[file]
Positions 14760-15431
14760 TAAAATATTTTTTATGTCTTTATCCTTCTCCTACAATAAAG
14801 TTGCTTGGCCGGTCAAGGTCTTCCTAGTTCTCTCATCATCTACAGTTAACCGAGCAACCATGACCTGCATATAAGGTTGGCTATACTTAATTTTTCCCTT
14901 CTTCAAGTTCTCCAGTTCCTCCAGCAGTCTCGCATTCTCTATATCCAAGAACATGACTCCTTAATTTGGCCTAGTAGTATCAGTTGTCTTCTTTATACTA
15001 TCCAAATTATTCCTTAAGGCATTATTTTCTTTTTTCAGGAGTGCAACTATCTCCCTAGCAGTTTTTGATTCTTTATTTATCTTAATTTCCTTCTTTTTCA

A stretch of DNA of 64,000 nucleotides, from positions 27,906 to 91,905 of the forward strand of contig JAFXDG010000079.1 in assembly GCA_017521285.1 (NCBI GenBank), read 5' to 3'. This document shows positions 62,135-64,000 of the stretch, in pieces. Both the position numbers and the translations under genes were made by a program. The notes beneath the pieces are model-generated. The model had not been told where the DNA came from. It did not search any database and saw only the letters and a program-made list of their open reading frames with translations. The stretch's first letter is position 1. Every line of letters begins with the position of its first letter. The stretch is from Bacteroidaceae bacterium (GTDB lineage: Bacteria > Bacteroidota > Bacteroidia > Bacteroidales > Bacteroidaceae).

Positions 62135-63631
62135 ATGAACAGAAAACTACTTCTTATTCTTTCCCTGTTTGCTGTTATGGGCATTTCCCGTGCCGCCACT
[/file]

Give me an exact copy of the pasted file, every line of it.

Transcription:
Positions 14760-15431
14760 TAAAATATTTTTTATGTCTTTATCCTTCTCCTACAATAAAG
14801 TTGCTTGGCCGGTCAAGGTCTTCCTAGTTCTCTCATCATCTACAGTTAACCGAGCAACCATGACCTGCATATAAGGTTGGCTATACTTAATTTTTCCCTT
14901 CTTCAAGTTCTCCAGTTCCTCCAGCAGTCTCGCATTCTCTATATCCAAGAACATGACTCCTTAATTTGGCCTAGTAGTATCAGTTGTCTTCTTTATACTA
15001 TCCAAATTATTCCTTAAGGCATTATTTTCTTTTTTCAGGAGTGCAACTATCTCCCTAGCAGTTTTTGATTCTTTATTTATCTTAATTTCCTTCTTTTTCA

A stretch of DNA of 64,000 nucleotides, from positions 27,906 to 91,905 of the forward strand of contig JAFXDG010000079.1 in assembly GCA_017521285.1 (NCBI GenBank), read 5' to 3'. This document shows positions 62,135-64,000 of the stretch, in pieces. Both the position numbers and the translations under genes were made by a program. The notes beneath the pieces are model-generated. The model had not been told where the DNA came from. It did not search any database and saw only the letters and a program-made list of their open reading frames with translations. The stretch's first letter is position 1. Every line of letters begins with the position of its first letter. The stretch is from Bacteroidaceae bacterium (GTDB lineage: Bacteria > Bacteroidota > Bacteroidia > Bacteroidales > Bacteroidaceae).

Positions 62135-63631
62135 ATGAACAGAAAACTACTTCTTATTCTTTCCCTGTTTGCTGTTATGGGCATTTCCCGTGCCGCCACT